The ProRanger Philadelphia program is an academic, technical skills training, and internship program that is cooperatively administered by the National Park Service and Temple University. The program was established to recruit, train and employ law enforcement park rangers for the National Park Service.
Students take coursework during the academic year at Temple University and participate in internships at National Park Service sites during the summer. Follow their experiences here.
Wednesday, May 30, 2012
Sandy Hook Week One!
We are having fun and enjoying our stay at Gateway National Recreational Area, Sandy Hook Unit. For our first week, we worked with the interpretation division. Working with the interpretation division was a great start for us because it helped us learn the history of Sandy Hook, which was once considered a key coastal defense system for New York Harbor. On day one we shadowed interpreter rangers as they gave tours of the Sandy Hook Light House, the oldest operating lighthouse in the United States that has helped guide ships into New York Harbor since 1764. With 95 steps and a 9 step latter it can be a little bit of a work out to climb to the top, but the view is completely worth it. On a clear day you can see the Verrazano Bridge, Manhattan, Staten Island, the Empire State Building, Freedom Tower, and the Coney Island Parachute Drop, not to mention an amazing view of Fort Hancock. In addition, we learned about the Fresnel lens and how it was placed in 1857 when the iron lens house was added to the Tower. The lens still remains today and can be seen 19 miles away!
On the second day we worked with Clean Ocean Action, a program whose mission is to “improve the degraded water quality of the marine waters off the New Jersey/New York Coast.” We helped Clean Ocean Action prepare for Student Summit (an educational program that gives young students the opportunity to hands-on marine environmental education). The school kids were separated to many different groups and stationed at different activities. The group we helped supervised was learning how to test water quality and learned about Sandy Hook’s Holly Forrest. It was a rainy and cold day, but everybody made the best out of it and most of all the kids had a great time. In the afternoon we took a ride with the Park Historian where we were given an in depth tour of the park and learned a lot.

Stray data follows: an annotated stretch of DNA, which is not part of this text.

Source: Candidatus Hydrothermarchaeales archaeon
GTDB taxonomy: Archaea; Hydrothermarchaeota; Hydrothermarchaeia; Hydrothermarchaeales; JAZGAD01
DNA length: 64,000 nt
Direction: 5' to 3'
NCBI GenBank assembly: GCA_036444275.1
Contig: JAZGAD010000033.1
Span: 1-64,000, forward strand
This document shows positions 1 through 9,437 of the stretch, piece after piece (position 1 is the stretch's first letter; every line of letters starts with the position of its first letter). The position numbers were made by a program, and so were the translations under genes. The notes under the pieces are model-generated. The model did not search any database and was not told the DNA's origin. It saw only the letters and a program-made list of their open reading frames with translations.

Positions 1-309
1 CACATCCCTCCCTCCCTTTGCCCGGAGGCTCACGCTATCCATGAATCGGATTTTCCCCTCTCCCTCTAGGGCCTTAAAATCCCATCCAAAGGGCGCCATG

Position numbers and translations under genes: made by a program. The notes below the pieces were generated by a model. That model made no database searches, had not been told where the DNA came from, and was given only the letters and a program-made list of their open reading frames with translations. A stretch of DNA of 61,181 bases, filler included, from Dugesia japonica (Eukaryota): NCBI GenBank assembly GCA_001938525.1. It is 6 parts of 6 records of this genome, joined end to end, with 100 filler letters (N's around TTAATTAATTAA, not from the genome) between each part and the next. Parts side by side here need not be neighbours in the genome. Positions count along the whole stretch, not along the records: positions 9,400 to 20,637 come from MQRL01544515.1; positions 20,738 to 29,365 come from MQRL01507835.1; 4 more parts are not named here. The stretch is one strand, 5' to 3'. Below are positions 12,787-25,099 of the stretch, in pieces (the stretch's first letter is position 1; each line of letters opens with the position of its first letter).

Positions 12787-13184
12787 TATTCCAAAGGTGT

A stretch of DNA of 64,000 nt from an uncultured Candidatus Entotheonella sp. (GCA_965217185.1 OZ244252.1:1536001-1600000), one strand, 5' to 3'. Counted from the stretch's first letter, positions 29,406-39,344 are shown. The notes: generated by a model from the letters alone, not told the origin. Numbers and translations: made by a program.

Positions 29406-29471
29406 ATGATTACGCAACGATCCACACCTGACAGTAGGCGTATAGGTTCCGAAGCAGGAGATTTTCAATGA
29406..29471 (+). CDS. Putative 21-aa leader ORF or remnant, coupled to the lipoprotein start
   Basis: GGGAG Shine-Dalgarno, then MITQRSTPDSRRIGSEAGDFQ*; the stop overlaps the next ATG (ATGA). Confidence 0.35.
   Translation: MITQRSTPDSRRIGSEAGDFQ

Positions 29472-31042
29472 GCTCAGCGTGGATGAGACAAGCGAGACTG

On our third day, we helped worked the light house and Battery Potter. There was a large group of kids on a field trip and we helped transition the groups in and out of the light house and at Battery Potter. In the afternoon, we helped prepare Battery Gunnison for the Junior Ranger Program. Battery Gunnison was part of Fort Hancock's arsenal of defenses on Sandy Hook and contained 6-inch caliber rapid-fire guns. The kids participating in the Junior Ranger Program learned how to load one of the remaining guns in 15 seconds.
On our fourth day, we worked the visiting center and helped answered visitors questions, answered phone calls, and helped cleaned out the storage room. We met many vacationers from all over including England, Germany, Spain, and Switzerland just to name a few. One of the most rewarding parts was helping people in the visitor center and suggesting different things like visiting the light house and then seeing them there in the afternoon.
On our last day with the interpretation division, we participated in a beach cleanup with a group of high school students. We walked up and down the beach and picked trash. As we picked up the trash we separated the plastics from regular garbage. In the afternoon, we helped tear down and replace the cork bulletin boards that post fliers and information posters to inform visitors.
In all, we had a great first week. Everybody we worked with was very nice and welcoming. We are looking forward to the rest of the summer because we are positive that Sandy hook has many wonderful opportunities and adventures in store for us.